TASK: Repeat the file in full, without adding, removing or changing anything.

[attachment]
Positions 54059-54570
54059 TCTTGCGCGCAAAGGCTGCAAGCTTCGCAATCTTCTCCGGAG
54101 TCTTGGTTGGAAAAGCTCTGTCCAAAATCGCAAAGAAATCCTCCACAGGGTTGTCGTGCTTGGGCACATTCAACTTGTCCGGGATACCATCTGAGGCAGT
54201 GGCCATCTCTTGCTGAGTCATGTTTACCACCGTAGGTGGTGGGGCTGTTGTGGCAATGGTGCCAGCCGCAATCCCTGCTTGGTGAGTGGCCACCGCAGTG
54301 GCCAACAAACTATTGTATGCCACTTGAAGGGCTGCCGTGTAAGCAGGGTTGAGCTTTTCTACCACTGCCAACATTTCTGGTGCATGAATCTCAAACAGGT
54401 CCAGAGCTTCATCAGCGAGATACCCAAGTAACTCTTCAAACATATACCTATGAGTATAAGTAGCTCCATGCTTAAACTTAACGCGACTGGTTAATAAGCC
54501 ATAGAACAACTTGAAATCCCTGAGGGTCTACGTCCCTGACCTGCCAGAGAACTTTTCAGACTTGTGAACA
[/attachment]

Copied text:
Positions 54059-54570
54059 TCTTGCGCGCAAAGGCTGCAAGCTTCGCAATCTTCTCCGGAG
54101 TCTTGGTTGGAAAAGCTCTGTCCAAAATCGCAAAGAAATCCTCCACAGGGTTGTCGTGCTTGGGCACATTCAACTTGTCCGGGATACCATCTGAGGCAGT
54201 GGCCATCTCTTGCTGAGTCATGTTTACCACCGTAGGTGGTGGGGCTGTTGTGGCAATGGTGCCAGCCGCAATCCCTGCTTGGTGAGTGGCCACCGCAGTG
54301 GCCAACAAACTATTGTATGCCACTTGAAGGGCTGCCGTGTAAGCAGGGTTGAGCTTTTCTACCACTGCCAACATTTCTGGTGCATGAATCTCAAACAGGT
54401 CCAGAGCTTCATCAGCGAGATACCCAAGTAACTCTTCAAACATATACCTATGAGTATAAGTAGCTCCATGCTTAAACTTAACGCGACTGGTTAATAAGCC
54501 ATAGAACAACTTGAAATCCCTGAGGGTCTACGTCCCTGACCTGCCAGAGAACTTTTCAGACTTGTGAACA